He was very casual about it – like it was a matter of an overhanging branch that needed to come down or something. It felt more like a shock-and-awe maneuver as this was the first I’d been clued into his plans.

I told him I would need to talk to my husband about the matter and I practically sprinted to the RV with the bad news. My husband was just as floored as me. We felt so blind-sided we couldn’t think straight.

Were we over-reacting or should we be wary of this person?

We scheduled a legal consultation and here’s what happened: Our neighbor had done his own survey and discovered the existing easement road was fifteen feet to the side of where it is shown on the survey so he decided he was going to move it – without consulting with us first.¬† The road, however, has been in it’s current location for decades and would most likely be considered an implied easement and remain in place.

To add to the confusion, the easement is also described as being the existing road in other parts of the same legal documents which would make it legally in the right spot. The contradiction might warrant another look by the attorneys to be sure.

We were advised that the proposed change would be to our detriment and the neighbor’s benefit. We would be the only ones out of the three property owners who shared the easement road who stood to lose acreage if it was relocated. A judge might take that into consideration if this ever goes to court.

The attorneys told us that it would save everyone a lot of money to negotiate rather than go through litigation. We could even propose a sum for the use of our property as an option.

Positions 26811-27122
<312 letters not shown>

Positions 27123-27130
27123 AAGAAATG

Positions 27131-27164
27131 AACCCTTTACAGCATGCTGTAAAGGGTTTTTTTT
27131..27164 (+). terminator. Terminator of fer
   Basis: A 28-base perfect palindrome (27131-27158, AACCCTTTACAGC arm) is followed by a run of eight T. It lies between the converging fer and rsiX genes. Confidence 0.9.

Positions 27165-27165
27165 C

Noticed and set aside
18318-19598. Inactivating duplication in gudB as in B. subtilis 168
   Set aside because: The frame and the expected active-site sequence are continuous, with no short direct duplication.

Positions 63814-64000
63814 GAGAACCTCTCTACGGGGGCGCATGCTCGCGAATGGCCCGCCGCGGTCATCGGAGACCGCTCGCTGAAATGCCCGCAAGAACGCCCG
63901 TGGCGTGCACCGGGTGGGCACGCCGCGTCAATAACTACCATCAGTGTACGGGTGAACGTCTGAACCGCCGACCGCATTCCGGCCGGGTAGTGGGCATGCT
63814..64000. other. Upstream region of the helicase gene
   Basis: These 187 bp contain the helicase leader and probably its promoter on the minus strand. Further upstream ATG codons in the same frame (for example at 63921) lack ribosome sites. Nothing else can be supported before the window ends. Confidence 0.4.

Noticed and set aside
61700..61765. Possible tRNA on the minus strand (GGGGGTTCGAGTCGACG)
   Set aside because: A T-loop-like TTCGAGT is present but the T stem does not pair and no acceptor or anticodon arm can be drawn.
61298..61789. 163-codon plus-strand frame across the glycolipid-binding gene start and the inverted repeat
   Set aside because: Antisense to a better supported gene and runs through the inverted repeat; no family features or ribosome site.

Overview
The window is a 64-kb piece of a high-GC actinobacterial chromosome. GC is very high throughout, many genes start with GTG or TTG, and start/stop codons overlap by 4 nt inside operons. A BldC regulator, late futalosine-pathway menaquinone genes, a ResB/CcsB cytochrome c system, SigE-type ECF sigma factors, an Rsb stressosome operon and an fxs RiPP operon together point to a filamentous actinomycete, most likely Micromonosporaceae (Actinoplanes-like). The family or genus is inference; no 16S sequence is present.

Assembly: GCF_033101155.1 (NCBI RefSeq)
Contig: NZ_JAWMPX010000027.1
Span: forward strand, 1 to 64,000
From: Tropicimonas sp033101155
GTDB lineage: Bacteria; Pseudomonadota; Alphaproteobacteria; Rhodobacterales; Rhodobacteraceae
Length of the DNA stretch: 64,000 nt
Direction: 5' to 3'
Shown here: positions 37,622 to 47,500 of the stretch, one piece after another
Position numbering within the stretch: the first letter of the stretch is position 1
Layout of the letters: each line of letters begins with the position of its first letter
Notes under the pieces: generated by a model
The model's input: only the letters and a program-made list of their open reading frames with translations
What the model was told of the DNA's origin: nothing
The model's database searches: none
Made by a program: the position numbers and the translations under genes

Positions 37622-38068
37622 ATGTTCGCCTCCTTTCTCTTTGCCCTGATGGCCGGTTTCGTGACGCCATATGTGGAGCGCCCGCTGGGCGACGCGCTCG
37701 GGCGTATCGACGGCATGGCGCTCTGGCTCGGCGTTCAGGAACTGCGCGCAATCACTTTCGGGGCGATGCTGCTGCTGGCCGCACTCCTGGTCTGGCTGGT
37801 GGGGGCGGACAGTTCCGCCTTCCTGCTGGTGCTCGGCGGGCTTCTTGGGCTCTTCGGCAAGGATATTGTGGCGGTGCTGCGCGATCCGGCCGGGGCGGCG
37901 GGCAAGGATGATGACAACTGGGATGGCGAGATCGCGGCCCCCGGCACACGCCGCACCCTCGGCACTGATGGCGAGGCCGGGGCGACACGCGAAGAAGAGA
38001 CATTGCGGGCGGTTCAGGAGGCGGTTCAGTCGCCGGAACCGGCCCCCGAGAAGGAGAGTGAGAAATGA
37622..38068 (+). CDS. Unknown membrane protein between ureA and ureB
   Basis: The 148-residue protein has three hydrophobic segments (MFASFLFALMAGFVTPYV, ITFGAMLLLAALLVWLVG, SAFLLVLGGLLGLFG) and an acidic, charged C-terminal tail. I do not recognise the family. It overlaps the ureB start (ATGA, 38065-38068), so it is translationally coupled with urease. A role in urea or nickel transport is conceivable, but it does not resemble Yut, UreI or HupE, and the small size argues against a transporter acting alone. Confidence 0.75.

Armed with this basic real-estate legal knowledge, we’ve decided to just watch and wait and hope the neighbor doesn’t push for this after we leave him a note informing him of our stance.

I could live without a freeway in my front yard.

 

 

Jackasses of the Year-Major Rework

Reworked to tell the FULL story better.

Our neighbors are jackasses. I’m not mentioning any names but a jackass is a jackass is a jackass.

We were working with a non-profit that wanted to build a home for a veteran with a child (I’m a veteran) but when we found out it would cost 22,000.00 to run utilities up our driveway, we were forced to call the project off as it had now become an unviable endeavor.¬†The only work-around was an easement on the Jackasses property that would have been a fraction of the cost and the Jackasses knew it. It would have been located underground and well away from the part of their property they actively used.

When I told her the project was off, the Jackette told me “I have lots of friends who live in trailers and they do just fine”. She also told us to stop relying on handouts (we would pay off the home as part of the agreement with the non-nonprofit).

This actually happened. And it gets better: they started to build a monstrous¬†shop and garage right within sight of our trailer as this was happening. We got to watch them build their behemoth from our 20′ abode on wheels.

We understand they’re not obligated¬†to provide access for an easement but they’re still jackasses because it wouldn’t have affected them in the least.

BTW, these people had plans on putting a fence up and forcing us to pay for half. A phone call to an attorney clarified that we are under no legal obligation to pay for half a property line fence. So sorry Mr. and Mrs. Jackass.¬†¬†I let them know we’d be happy to pay for half a fence in exchange for the utility easement. Haven’t heard from them since.

An example of what to do even when you don’t get along: We accidentally got a neighbor’s paycheck in our mail box and rather than send it back to the post office, we immediately brought their mail to them because people depend on their paychecks arriving in a timely manner. We don’t get along with those¬† neighbors either but that’s what you do. It’s a matter of honor in my opinion.

We don’t hate all of our neighbors. We just got the lucky role of the die. We have a full understanding that we have to live with these people for god knows how long. We’re not dumb, but if you knew about the dogs on one neighbors side, and the trucks revving at all hours of the day …..we’ve gone out of our way to just let it slide and get along. No drama. But some things you simply can’t ignore; like when they almost shoot you.